Face Time

Bike commuting in the suburban hinterlands can be somewhat of a solitary affair. It’s probably hard to comprehend for riders in cities with high bike shares like Portland, Davis, and Boulder, but bike commuters in outlying areas can sometimes feel isolated in a sea of automobiles. These solo commuters aren’t typically members of a bicycling community such as those found in bike-dense urban areas, and they don’t enjoy the benefits of the moral and physical support offered by such communities.

Besides being an opportunity to get out-of-doors, enjoy the day, and have a little fun dressing up, recreational rides like Sacramento’s recent tweed ride provide an opportunity for these lone wolf bicyclists to meet up with like-minded riders. I was amazed by the number of dedicated bike commuters, bike advocates, and fellow bike bloggers we met at yesterday’s event, many of whom would not normally be together in one place to meet up, share ideas, and encourage one another. I think this kind of face time is critically important, and these rides provide a perfect venue for these activities. I can’t imagine another type of ride that would attract such an eclectic mix of riders who share the common goal of promoting transportational bicycling. So, if you’re a solo bike commuter and there’s a tweed ride coming up in your area, keep in mind that it’s not just about having fun (though you most certainly will have a blast), but know that you’ll also have an opportunity to meet other dedicated transpo bicyclists who share your interests and goals.

9 Responses to “Face Time”

  • Fritz says:

    Alan, Sacto barely edges out SF in bike share according to the latest Census community survey for 2008 (released last summer). Sacto is 4th among large cities; with both SF & Sacto at around 2.7%, and Sacto has grown much faster than SF for the period 2000 to 2008.

  • Alan says:

    Hi Fritz,

    Thanks for the info. Sac is indeed putting up some good numbers.

    I was pleased to meet a number of suburban commuters yesterday, bicyclists who are probably not counted in the above statistics and who generally fly under the radar in the discussions about urban bike commuting and culture. It’s these folks I was thinking about when I wrote the OP.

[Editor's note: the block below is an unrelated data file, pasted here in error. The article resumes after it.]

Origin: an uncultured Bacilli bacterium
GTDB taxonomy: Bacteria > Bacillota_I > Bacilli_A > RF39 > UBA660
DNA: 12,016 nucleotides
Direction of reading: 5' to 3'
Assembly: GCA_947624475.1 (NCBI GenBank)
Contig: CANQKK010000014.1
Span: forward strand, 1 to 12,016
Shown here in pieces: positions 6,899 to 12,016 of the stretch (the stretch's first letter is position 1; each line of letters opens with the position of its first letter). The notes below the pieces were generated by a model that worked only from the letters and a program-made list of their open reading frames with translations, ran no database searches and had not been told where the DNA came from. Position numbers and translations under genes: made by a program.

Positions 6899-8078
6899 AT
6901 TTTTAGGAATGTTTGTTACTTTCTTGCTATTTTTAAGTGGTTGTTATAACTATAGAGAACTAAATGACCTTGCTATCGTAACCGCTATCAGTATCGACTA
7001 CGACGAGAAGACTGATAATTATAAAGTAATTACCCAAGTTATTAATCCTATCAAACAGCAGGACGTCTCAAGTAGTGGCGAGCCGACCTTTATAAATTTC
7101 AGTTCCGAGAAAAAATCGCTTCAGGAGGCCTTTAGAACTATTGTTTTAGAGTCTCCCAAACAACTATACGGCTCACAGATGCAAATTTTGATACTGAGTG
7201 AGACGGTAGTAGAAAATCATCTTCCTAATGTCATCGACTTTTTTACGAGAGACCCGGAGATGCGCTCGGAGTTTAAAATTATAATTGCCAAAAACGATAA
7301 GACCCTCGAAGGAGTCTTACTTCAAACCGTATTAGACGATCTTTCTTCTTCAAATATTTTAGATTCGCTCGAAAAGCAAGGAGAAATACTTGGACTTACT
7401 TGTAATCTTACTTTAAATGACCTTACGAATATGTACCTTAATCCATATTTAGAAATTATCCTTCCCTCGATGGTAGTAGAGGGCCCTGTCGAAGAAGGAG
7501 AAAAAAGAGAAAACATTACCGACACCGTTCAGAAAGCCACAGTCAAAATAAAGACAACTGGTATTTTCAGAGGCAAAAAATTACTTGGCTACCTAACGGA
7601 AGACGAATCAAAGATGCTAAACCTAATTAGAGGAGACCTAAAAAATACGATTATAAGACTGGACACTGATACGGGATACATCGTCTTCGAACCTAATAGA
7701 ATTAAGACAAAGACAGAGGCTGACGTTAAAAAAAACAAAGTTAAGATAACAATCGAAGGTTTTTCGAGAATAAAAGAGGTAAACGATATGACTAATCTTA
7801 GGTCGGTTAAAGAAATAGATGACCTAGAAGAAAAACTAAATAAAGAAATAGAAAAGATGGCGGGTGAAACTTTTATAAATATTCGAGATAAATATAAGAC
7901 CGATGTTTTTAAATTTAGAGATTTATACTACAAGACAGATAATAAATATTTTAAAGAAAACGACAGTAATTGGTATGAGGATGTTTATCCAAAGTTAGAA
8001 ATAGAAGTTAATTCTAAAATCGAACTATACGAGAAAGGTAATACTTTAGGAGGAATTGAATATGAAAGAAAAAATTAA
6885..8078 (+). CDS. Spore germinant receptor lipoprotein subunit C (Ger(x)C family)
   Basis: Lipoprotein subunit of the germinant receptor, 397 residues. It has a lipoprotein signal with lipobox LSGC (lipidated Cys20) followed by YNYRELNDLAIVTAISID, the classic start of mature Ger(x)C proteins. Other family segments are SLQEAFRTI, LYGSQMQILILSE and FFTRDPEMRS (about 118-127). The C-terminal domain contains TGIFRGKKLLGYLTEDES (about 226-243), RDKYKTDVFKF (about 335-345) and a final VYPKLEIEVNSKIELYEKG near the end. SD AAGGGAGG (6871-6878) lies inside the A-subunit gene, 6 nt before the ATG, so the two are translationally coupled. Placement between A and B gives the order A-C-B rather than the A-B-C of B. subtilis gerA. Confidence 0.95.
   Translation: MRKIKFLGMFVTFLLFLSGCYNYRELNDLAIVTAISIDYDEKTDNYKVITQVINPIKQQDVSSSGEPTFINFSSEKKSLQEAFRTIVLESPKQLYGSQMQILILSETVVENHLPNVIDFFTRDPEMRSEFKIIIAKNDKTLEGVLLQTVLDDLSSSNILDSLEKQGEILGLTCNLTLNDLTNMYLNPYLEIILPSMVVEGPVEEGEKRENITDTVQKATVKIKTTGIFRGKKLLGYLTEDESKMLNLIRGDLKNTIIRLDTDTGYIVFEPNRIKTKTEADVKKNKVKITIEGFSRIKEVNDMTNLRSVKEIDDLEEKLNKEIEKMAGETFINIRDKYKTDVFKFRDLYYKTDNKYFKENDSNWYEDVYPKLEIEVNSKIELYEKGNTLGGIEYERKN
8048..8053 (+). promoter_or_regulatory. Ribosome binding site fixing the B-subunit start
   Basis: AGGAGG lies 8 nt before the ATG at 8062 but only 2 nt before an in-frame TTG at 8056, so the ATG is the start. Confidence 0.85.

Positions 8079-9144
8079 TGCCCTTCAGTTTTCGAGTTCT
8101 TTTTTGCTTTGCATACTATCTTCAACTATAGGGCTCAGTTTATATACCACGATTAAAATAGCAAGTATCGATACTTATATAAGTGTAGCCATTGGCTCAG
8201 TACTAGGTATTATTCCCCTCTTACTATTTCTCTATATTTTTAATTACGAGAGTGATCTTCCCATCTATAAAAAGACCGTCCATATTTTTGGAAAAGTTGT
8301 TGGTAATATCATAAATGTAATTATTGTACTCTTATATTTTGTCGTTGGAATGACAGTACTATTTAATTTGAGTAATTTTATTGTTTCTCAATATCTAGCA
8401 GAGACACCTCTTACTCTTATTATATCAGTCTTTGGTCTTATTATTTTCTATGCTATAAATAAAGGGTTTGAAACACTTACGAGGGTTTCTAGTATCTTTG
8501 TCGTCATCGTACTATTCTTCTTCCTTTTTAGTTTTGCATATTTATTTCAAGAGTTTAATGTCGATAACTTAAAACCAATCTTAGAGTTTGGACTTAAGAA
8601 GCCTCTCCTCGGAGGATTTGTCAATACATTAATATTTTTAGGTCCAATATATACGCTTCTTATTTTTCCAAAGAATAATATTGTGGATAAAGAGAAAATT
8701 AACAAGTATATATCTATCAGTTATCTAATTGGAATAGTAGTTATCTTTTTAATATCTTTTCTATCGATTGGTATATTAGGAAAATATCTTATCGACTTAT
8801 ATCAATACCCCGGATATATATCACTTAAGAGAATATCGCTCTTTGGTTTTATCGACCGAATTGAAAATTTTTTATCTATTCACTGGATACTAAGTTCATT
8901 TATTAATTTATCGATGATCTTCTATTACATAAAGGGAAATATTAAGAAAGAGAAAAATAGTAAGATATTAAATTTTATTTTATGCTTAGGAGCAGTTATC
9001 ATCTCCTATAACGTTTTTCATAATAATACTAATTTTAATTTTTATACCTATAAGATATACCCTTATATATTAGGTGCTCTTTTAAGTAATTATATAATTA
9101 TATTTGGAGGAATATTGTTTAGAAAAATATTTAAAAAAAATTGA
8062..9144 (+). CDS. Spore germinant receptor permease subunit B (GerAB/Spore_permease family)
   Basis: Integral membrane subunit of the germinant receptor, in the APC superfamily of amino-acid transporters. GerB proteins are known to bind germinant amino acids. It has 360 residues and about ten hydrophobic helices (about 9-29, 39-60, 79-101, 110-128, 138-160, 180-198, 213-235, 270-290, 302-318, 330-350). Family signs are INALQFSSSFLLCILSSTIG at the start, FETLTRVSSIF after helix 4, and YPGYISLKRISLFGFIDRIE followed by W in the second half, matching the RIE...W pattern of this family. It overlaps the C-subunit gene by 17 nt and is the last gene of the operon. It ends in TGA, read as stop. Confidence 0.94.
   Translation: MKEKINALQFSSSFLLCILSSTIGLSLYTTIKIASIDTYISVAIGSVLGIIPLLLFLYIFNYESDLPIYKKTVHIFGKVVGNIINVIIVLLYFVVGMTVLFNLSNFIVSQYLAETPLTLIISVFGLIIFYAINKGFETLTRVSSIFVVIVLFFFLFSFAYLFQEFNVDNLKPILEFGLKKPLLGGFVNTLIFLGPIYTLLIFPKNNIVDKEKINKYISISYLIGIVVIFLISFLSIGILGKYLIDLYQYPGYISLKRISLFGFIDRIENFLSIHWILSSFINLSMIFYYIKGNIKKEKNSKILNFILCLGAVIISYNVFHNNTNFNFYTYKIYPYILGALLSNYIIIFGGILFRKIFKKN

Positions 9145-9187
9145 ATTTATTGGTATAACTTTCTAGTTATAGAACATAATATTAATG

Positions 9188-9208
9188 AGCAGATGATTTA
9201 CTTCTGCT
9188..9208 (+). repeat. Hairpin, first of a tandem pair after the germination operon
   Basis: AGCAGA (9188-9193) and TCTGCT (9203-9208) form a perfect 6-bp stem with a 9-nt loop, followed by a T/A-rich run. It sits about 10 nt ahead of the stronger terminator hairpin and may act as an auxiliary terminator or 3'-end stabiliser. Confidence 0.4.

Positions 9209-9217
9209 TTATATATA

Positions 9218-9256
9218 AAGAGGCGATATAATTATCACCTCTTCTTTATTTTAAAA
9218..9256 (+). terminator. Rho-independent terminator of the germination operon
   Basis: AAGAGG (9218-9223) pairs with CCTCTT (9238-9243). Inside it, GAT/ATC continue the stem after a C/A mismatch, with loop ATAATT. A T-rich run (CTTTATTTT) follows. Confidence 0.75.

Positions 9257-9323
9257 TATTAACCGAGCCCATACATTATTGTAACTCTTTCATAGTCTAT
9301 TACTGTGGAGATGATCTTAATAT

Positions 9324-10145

• Andy E says:

    Now we just need a handbuilt bike show here!

  • Sacramento Tweed Ride says:

    […] the day outside, meeting up with like-minded riders, bloggers and twitter friends was a fantastic birthday […]

  • Fritz says:

    @AndyE – There are a number of Norcal bike builders and Sacto sounds like a pretty reasonable place to hold a show like that!

  • Tammy says:

    Great post! It was a pleasure meeting both of you on the ride! I hope we can connect soon.

    You took some great pic’s too. :)

  • Alan says:


    Ditto, ditto, ditto. :-)

    Let’s get in touch, soon.

    All the best-

  • Scott Wayland says:

    Holy cats, did you describe me, or what? Lone wolf? Yup. I’m the ONLY bloke who rides to the bus that I use to connect with work. Many of the other bus riders are young college students who could easily manage the same, but I’m by myself, rolling up to the bus stop. I socialize there, and the ride to the stop is short, but otherwise, I’m on my own. And on the days I due the uber commute 48 miles to work, I am truly a lone cyclist, hardly seeing any cars let alone cyclists on the remote roads I travel. Twice, however, I’ve run into touring cyclists on some long outing, which was a treat, but mostly it’s just me cranking away out on the lonesome wide open. That’s okay. I’m a romantic dreamer and often revel in the solitude. Still, it would be kick to see more people out there. I can only hope I set a good example, especially for my students less than half my age–the slackers! :)



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